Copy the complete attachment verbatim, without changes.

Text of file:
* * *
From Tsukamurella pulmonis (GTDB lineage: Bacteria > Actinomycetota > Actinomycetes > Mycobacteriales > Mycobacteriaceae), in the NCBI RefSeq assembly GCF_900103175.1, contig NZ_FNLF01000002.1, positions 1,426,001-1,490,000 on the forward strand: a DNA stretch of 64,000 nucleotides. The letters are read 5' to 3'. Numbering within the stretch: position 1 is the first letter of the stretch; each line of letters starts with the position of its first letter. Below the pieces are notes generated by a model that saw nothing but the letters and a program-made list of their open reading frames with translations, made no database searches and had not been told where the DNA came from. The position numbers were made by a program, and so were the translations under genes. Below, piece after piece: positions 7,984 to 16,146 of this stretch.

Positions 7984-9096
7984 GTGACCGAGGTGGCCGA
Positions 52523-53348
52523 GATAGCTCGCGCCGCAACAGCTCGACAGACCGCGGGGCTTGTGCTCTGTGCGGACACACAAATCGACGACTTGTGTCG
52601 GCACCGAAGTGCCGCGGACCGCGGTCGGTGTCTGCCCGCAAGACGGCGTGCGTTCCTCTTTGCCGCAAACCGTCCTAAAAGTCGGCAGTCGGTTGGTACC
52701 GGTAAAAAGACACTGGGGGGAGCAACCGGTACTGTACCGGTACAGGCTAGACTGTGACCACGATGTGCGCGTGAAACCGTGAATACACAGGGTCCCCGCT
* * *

From Tsukamurella pulmonis (GTDB lineage: Bacteria > Actinomycetota > Actinomycetes > Mycobacteriales > Mycobacteriaceae), in the NCBI RefSeq assembly GCF_900103175.1, contig NZ_FNLF01000002.1, positions 1,426,001-1,490,000 on the forward strand: a DNA stretch of 64,000 nucleotides. The letters are read 5' to 3'. Numbering within the stretch: position 1 is the first letter of the stretch; each line of letters starts with the position of its first letter. Below the pieces are notes generated by a model that saw nothing but the letters and a program-made list of their open reading frames with translations, made no database searches and had not been told where the DNA came from. The position numbers were made by a program, and so were the translations under genes. Below, piece after piece: positions 7,984 to 16,146 of this stretch.

Positions 7984-9096
7984 GTGACCGAGGTGGCCGA
Positions 52523-53348
52523 GATAGCTCGCGCCGCAACAGCTCGACAGACCGCGGGGCTTGTGCTCTGTGCGGACACACAAATCGACGACTTGTGTCG
52601 GCACCGAAGTGCCGCGGACCGCGGTCGGTGTCTGCCCGCAAGACGGCGTGCGTTCCTCTTTGCCGCAAACCGTCCTAAAAGTCGGCAGTCGGTTGGTACC
52701 GGTAAAAAGACACTGGGGGGAGCAACCGGTACTGTACCGGTACAGGCTAGACTGTGACCACGATGTGCGCGTGAAACCGTGAATACACAGGGTCCCCGCT